Perry, Bachmann, and Gingrich: Signals of Doom
When candidates start talking about focusing on post-IA/NH primaries, they are in trouble.
both say they’ll jump ahead to the first Southern state to vote, a recognition that they have little hope of making up ground in the nine days before New Hampshire’s primary.
Perry, the Texas governor, heads straight to Greenville, S.C. on Wednesday. Bachmann, a Minnesota congresswoman, will spend part of three days in that state beginning Wednesday, her campaign manager said.
Whenever candidates start talking about/acting as if they are going to make some sort of stand after Iowa/NH, they are signaling that they are zombie candidates. They are the walking dead.
Even Gingrich appears to be falling into this camp:
“I think New Hampshire is a good place to start the debate for South Carolina,” Gingrich said Sunday.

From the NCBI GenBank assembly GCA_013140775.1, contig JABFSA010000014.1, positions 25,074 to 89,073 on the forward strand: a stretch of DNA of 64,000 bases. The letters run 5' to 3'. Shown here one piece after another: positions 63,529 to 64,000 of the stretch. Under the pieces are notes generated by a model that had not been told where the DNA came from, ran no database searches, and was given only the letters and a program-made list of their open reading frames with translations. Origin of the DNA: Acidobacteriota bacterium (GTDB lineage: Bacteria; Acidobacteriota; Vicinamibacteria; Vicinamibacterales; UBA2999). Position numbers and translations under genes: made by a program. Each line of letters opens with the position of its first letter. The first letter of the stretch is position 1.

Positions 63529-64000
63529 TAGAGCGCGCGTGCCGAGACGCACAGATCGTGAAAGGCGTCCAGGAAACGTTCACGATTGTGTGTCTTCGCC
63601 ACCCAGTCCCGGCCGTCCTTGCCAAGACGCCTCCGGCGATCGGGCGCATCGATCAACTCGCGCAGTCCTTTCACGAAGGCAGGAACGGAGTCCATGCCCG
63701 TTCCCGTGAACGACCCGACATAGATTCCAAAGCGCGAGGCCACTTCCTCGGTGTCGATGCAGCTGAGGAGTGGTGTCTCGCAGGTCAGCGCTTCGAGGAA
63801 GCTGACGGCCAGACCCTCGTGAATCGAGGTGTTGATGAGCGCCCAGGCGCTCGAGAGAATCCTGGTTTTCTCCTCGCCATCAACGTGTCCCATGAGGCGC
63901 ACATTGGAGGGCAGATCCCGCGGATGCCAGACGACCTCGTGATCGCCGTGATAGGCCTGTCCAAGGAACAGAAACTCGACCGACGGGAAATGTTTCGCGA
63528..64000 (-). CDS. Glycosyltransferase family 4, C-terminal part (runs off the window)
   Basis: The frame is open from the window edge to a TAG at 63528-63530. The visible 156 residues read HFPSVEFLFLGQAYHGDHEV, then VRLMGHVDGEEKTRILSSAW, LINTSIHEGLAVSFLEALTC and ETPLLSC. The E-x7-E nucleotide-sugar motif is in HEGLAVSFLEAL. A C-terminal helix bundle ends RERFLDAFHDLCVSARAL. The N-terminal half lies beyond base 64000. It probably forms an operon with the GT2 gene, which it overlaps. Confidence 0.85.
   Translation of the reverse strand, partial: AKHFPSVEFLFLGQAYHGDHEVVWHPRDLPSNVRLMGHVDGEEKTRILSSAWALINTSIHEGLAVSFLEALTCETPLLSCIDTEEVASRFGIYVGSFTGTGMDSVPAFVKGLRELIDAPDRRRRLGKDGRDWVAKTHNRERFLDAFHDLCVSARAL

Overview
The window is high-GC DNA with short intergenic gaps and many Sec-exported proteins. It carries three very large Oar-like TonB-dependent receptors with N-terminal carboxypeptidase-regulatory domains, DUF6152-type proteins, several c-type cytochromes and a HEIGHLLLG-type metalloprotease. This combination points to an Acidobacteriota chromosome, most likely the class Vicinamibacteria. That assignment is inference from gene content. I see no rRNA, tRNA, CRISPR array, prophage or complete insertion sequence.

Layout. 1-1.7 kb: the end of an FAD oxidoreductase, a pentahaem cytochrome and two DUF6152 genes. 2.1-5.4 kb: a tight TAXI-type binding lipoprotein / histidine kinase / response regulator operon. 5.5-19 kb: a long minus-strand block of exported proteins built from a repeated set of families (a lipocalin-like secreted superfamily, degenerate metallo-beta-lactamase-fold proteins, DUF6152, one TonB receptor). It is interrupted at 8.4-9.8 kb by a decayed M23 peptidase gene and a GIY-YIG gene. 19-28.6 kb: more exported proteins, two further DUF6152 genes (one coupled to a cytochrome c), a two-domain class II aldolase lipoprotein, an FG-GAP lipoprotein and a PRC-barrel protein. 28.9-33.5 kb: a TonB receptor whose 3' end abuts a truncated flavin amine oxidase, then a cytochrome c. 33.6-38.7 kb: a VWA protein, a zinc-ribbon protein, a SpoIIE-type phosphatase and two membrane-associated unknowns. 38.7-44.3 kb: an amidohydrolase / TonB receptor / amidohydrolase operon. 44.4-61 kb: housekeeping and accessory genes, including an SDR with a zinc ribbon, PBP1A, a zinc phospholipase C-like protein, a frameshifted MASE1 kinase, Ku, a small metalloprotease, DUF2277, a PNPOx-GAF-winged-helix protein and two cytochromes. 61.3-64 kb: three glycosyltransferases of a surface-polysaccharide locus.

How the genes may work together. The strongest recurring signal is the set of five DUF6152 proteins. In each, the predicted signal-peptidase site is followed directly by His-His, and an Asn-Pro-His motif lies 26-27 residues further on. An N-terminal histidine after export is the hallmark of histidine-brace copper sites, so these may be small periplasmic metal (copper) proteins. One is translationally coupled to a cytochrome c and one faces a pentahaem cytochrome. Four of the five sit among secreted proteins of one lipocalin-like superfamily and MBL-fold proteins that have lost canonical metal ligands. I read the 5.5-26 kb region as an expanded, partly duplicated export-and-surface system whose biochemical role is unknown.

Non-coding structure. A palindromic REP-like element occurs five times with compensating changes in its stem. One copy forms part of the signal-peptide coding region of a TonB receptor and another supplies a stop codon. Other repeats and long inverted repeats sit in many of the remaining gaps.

This all reminds me of Rudy Giuliani’s brilliant scheme to not worry about the early primaries and come blasting onto the stage in Florida. If you don’t remember that particular bout of brilliance it is because it was far more whimper than bang.
As Jonathan Bernstein correctly notes:
skipping New Hampshire is as much of an implausible strategy as skipping Iowa. Neither make any sense. That doesn’t mean candidates have to go all-in on these early states, but they really do have to compete there.
This is the way that it is. As Bernstein correctly notes by way of example: had Santorum skipping Iowa to focus on New Hampshire, he would not have the chance to surge at the moment. And if Santorum comes in the top three tonight it will help him in New Hampshire which may, in turn, help him in SC. Perry, Bachmann, and Gingrich are going to emerge from the next week and half largely ignored.
Like it or not (and as I have noted on numerous occasions, I don’t): Iowa and New Hampshire play pivotal roles in the nomination process.